Salammbo has the most varied mix of challenges/ puzzles in any game I have played in some time. There are inventory based standard puzzles.  You have dialogue trees where the right question or response will get you where you want to go. Choosing badly will hinder your progress and possibly could even lead to your death.  There are a few practical hands on puzzles. Calibrate and ancient weapon, toss a helmet at a shield. You have infinite chances at these and they are not too difficult to quickly master. There are some strategy type puzzles. You set up where people should go in particular scenes and sit back for the auto play and see how you did.  I enjoyed these very much and was pleasantly surprised by their inclusion. For those who hate the thought of in game challenges that are timed, there are a few of those. Fortunately, failure lands you back at the point of your ill chosen move. These again are not the hardest type of this puzzle. You can save as you go and baby step your way though them or ramble through a couple of times to see the quickest route and then do it very easily.

One thing has to be mentioned. You can die in this game. Wrong dialogue choice and you can find yourself in deep trouble. Walk into the wrong place and - woosh - you are captured. Carthaginians had one sentence for escaped slaves - immediate death. It is a bit of a treat to run into these from time to time as you get to see  cartoon panels unfold that detail your fate. The good news is, after watching cut scene of your death, you are re-deposited exactly where you were in the game before you made your bad move or statement. Unless you have a low tolerance for any "games over" moments, no matter how gentle - I wouldn’t let this game aspect scare you away from Salammbo.

I do think that although most of the puzzles in this game were hinted at from dialogue, encounters, observation and intuitive attention to the story. There were a few that were quite difficult due to a lack of hints or sense of what to do. I managed to get past these - but it could be necessary to consult hints or a WT for these areas. This warrants a slight depreciation of where I would rate the game - but it is hardly a game killer.

Interface & Game Mechanics

I found the game interface and controls to be very easy. There appear to be unlimited saves or at least a very generous number of saved slots. All saves are labeled with a time/date stamp, but the associated screen shot shows up to your left when scanning through saves.  The controls are the mouse. Movement is slideshow in appearance  - but the transitions are very smooth. Once stationary you have 360 degree panning available.  The overall interface is almost identical to Zork Nemesis. However, you can get a bit lost in some locations. This occurred primarily in the Mercenary Camp below the walls of the city.  Clicking on a forward arrow will carry you way past where you would expect to end up and you may spend some time back tracking in this area.  However once you are within Carthage, there are maps throughout the city and it is quite easy to get around. Later in the game - you get a map that allows you to go from place to place by using the map feature. I wish they had employed the same tool for the camps below Carthage. I am not sure why the interface had such inconsistencies and it is one black mark against an otherwise intriguing game. I was not thrilled with the constant wandering around I had to do whenever I was in this area of the game. Even after I felt fairly familiar with what was where - I still got momentarily lost and would have to back track.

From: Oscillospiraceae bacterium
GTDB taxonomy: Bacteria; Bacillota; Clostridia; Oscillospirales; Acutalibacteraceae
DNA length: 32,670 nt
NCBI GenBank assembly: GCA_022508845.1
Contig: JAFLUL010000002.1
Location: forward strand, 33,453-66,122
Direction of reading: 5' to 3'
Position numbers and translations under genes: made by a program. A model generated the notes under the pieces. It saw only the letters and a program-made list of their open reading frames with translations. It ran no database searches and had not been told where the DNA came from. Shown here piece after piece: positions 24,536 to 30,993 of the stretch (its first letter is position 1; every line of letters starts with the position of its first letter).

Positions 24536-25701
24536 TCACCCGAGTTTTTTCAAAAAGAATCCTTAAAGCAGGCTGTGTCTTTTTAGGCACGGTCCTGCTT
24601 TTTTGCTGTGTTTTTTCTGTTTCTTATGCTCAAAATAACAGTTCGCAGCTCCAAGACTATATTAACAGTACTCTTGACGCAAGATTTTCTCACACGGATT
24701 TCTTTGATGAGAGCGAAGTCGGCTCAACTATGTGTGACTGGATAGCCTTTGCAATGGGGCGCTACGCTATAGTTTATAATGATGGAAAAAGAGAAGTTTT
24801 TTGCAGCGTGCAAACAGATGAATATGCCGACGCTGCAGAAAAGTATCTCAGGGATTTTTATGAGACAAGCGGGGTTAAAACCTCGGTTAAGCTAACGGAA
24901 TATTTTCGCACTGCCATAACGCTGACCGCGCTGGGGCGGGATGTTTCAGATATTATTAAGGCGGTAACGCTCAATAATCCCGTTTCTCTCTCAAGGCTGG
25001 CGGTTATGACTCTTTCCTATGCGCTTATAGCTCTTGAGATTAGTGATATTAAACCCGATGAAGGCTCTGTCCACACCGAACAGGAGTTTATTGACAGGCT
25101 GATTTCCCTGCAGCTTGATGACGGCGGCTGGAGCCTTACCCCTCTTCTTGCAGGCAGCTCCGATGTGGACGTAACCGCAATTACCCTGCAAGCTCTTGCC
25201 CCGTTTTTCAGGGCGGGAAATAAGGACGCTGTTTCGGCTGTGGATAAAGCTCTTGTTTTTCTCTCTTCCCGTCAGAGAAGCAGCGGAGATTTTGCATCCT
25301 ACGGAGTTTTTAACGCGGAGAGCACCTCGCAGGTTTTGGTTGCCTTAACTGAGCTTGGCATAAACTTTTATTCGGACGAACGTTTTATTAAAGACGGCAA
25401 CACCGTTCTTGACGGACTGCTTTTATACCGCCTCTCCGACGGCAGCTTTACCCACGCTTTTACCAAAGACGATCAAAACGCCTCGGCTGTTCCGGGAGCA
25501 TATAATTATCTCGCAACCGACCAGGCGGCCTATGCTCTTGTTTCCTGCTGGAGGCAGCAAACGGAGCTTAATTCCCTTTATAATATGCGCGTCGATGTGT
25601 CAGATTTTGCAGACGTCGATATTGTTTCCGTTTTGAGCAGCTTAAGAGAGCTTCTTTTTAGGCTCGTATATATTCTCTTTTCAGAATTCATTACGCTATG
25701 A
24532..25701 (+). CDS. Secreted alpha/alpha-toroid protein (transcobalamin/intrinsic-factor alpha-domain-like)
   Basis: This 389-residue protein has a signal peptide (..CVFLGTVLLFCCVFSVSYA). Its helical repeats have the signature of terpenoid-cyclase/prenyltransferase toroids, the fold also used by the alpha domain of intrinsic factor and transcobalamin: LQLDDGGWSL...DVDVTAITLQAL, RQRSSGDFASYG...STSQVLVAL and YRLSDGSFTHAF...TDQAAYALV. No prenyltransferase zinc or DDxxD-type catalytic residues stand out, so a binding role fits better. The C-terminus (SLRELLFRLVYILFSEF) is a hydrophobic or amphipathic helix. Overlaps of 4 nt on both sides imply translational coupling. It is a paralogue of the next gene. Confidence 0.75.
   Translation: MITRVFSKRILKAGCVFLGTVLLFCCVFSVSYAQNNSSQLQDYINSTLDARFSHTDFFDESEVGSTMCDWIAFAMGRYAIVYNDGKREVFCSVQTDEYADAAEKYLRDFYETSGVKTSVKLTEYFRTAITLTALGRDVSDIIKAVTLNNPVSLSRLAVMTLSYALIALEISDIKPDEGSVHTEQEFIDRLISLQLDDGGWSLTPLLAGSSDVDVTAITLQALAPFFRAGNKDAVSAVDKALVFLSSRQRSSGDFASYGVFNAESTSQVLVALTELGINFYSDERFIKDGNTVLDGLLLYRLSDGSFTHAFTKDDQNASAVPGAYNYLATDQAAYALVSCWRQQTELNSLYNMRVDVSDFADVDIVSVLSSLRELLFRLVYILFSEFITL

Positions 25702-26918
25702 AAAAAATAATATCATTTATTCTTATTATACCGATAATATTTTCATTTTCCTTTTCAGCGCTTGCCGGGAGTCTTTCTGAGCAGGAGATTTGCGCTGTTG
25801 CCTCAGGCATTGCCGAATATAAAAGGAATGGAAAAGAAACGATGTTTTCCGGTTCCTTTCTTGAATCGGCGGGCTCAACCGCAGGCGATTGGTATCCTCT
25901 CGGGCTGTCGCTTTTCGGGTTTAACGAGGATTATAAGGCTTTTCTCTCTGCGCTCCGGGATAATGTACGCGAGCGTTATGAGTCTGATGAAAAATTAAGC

One big plus was the well designed "options" area. You can alter the resolution, color settings for the game load. You can also access or turn off in game hints and/or sub - titles. Most of any fine tuning to accommodate system config differences could be accomplished here. I like adaptable games – where you can re-configure the game – rather than having to adapt your system.

Game Tips

I played Salammbo on W98SE. I had a problem initially with the audio and video in the cut scenes synching up. By adjusting the options to 640x480 screen resolution and 32 bit color - the game played perfectly after that. There is also a patch that was released for the European edition. I am not sure that you need it for the US version - but I installed it just in case and it didn't cause any problems. So if it’s needed it’s there and if not - it didn’t seem to affect the the game load/play negatively.

You can get the Salammbo update here: Salammbo Patch

Final Thoughts

Given our current sparsity of released games - it is easy to give Salammbo high marks. Regardless of your past exposure to games on the dark side and/or games with a few timed sequences, it would be worth your dollars and time to get Salammbo.  Even if the games were rolling out daily - I would strongly recommend this game. My only caveats are inconsistencies in the movements within the Mercenary camp and what I perceived as a lack of logical hints or plot threads for a few of the puzzles. But with the rich story line, music, graphics and  characters I think you will find Salammbo worth a try.

I give Salammbo a B+.